Asus Taichi Australian Review: Beauty Is Just The Beginning

I don't know how it does it, but the Asus Taichi manages to break the one of the universe's golden rules. Turns out, God does give with both hands. This incredibly beautiful device is actually a really awesome convertible laptop/tablet, too. Here's why.

What Is It?

The Asus Taichi 21 (to give it its full name) is a convertible laptop running Windows 8 Pro, that features an two full HD, IPS screens. One on the inside of the device and one on the lid. Both measure 11.6-inches on the diagonal and both pack in a screen resolution of 1920x1280.

You can pick it up in two configurations: $1599 will nab you an Intel Core i5 1.7GHz processor with 4GB of RAM and a 128GB SSD, or you can drop $1899 on an upgrade to a 1.9GHz Core i7 processor and a 256GB SSD.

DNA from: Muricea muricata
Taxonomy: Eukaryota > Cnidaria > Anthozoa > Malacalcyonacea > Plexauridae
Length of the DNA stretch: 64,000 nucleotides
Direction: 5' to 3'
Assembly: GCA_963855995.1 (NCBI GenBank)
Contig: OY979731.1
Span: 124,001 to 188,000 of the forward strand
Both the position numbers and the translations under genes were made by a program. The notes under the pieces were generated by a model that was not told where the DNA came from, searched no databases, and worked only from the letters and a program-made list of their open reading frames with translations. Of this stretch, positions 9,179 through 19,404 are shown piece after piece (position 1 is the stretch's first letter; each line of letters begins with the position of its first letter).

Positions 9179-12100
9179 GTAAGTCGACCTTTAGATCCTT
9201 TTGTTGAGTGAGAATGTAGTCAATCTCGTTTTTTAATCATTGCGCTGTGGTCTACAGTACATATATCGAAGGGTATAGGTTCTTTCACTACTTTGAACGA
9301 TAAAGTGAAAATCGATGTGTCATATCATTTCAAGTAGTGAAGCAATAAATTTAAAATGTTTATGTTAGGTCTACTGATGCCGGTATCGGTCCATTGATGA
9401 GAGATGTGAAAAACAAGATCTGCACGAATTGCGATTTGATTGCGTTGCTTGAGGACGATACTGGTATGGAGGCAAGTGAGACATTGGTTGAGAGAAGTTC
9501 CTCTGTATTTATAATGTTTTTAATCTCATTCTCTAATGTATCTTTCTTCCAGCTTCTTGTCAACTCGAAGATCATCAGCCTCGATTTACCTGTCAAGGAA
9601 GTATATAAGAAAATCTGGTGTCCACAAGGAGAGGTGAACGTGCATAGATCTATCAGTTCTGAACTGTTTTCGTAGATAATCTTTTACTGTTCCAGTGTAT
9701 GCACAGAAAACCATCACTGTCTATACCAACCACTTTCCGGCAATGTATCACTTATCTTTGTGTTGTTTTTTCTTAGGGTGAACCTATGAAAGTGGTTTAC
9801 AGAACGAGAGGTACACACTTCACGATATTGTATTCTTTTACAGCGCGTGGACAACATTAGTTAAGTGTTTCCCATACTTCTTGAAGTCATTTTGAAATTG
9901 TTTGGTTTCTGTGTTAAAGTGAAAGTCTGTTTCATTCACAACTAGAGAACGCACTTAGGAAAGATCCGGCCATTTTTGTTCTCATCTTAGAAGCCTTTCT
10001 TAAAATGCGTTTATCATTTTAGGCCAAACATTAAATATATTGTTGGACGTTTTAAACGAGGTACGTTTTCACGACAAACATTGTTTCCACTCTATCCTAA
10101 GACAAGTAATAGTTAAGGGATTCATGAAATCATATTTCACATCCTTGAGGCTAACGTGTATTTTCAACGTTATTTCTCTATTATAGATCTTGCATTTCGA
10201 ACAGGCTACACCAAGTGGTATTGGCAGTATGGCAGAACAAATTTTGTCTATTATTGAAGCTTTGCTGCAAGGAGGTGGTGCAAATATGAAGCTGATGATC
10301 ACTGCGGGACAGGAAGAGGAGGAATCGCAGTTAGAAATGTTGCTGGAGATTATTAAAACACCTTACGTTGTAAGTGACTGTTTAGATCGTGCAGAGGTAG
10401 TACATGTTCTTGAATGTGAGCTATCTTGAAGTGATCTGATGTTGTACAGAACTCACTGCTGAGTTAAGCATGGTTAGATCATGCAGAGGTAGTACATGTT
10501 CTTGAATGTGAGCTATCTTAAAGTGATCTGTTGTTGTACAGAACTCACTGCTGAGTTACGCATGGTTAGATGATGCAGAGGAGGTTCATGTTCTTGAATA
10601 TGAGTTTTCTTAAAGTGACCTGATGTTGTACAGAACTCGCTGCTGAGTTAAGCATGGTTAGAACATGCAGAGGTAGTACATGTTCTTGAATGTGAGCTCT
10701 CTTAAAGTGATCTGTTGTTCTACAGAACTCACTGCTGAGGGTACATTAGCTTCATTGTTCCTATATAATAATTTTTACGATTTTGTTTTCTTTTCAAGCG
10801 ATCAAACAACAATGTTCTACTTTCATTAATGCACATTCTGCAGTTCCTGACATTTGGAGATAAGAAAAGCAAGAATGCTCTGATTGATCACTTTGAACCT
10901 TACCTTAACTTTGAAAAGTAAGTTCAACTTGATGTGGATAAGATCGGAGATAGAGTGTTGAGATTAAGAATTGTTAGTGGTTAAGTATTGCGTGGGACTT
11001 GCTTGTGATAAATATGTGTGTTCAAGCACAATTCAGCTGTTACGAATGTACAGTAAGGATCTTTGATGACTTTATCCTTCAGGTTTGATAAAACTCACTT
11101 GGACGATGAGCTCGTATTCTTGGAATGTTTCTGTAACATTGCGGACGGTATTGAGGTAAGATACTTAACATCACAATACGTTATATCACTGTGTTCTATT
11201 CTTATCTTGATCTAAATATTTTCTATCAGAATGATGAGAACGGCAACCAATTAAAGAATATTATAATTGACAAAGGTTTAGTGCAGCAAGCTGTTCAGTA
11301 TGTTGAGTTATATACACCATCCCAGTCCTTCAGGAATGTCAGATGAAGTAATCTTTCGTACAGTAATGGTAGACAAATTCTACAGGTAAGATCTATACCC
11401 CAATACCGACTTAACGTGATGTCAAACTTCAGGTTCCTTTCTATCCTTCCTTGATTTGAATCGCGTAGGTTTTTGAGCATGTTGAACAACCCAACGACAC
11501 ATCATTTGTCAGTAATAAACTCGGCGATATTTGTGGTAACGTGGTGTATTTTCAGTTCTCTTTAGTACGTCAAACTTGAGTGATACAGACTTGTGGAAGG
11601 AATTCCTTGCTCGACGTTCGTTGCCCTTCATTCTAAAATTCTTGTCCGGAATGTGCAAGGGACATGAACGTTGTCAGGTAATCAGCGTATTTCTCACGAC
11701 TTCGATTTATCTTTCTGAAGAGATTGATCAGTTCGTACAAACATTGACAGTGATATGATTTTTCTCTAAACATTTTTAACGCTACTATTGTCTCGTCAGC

What's Good?

The Taichi is beautiful. I've not yet seen a better-looking Windows 8 device. The internal 11.6-inch screen (which doesn't support touch) is beautiful at 1920x1080, likewise with the lid screen (which does support touch).

It's incredibly thin and light for what it is. The Dell XPS 12 we looked at yesterday manages to pack a single screen into its convertible chassis and it's still thicker than a device that's packing two.

If you're wondering what this device is like to live with, go and look at the Zenbook Prime ultrabook and slap a beautiful 11.6-inch touchscreen on top and you're there. It's taking the best of Asus and building cool things onto it. If it ain't broke, why fix it, after all?

The Taichi weighs in at a modest 1.25kg, which means you're not about to break your back carrying it in a bag and it's not at all cumbersome to carry between meetings.

The keyboard is a delight, as is the huge trackpad beneath it.